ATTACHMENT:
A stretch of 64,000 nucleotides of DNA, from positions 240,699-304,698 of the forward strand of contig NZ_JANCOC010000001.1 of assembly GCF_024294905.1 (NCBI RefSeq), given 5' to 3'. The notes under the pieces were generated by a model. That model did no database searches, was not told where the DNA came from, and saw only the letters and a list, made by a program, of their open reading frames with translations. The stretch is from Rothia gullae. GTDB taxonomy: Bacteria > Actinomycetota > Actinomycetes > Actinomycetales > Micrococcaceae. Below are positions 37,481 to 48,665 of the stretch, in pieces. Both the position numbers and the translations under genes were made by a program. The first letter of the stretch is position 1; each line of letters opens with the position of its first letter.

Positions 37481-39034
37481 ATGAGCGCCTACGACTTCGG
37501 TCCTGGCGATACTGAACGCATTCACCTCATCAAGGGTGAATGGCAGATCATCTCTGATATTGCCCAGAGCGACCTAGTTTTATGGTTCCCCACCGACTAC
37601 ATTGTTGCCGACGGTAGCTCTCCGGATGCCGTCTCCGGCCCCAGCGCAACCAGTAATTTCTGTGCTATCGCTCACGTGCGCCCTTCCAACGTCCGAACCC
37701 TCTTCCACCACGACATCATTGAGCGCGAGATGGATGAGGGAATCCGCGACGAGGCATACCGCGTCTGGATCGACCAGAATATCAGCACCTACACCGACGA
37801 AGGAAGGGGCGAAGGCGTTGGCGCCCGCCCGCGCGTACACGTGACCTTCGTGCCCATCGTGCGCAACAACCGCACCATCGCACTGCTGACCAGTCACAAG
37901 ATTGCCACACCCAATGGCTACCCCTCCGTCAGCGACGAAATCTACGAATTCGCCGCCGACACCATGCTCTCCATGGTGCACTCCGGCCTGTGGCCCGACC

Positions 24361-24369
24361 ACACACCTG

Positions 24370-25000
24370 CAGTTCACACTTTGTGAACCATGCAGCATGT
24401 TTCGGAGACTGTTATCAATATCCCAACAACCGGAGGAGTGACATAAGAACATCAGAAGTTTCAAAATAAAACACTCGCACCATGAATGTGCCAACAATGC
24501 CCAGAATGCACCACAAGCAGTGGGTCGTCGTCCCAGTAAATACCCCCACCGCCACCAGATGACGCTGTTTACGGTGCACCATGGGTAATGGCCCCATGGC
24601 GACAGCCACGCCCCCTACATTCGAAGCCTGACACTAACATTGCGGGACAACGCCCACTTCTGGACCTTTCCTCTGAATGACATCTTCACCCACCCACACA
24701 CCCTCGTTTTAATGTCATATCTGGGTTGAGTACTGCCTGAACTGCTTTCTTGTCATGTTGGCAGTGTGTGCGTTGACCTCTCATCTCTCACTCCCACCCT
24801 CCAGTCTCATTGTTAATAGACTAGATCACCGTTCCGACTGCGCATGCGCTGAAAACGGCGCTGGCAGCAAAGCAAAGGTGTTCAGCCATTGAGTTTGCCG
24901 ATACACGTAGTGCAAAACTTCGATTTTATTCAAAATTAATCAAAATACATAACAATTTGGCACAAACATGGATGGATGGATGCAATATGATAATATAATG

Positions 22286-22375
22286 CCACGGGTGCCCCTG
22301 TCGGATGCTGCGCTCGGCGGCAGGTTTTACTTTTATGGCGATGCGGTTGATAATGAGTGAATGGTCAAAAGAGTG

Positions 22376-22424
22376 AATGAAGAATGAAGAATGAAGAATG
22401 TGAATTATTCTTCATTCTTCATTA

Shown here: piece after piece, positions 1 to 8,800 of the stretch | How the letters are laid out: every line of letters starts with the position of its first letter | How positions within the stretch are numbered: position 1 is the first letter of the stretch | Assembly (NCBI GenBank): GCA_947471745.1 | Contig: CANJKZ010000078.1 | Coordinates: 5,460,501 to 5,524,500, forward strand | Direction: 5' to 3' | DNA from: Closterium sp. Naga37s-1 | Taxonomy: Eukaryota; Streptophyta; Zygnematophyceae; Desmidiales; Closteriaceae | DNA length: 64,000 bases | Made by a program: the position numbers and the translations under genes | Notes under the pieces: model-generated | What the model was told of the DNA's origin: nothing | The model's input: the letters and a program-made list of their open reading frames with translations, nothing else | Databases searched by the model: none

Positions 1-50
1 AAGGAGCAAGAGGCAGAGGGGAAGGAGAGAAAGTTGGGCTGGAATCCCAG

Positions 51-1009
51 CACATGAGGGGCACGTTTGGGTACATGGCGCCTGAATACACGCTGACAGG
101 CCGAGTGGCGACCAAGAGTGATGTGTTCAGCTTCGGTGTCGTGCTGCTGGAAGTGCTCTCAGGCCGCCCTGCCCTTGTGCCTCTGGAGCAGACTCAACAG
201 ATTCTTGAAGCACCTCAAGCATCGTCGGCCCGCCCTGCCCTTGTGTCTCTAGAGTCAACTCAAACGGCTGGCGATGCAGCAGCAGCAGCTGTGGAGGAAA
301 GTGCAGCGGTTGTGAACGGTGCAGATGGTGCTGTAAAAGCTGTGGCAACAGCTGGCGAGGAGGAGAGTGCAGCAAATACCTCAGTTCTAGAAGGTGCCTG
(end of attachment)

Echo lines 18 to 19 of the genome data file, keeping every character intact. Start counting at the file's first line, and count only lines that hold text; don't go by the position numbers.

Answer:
24901 ATACACGTAGTGCAAAACTTCGATTTTATTCAAAATTAATCAAAATACATAACAATTTGGCACAAACATGGATGGATGGATGCAATATGATAATATAATG

Positions 22286-22375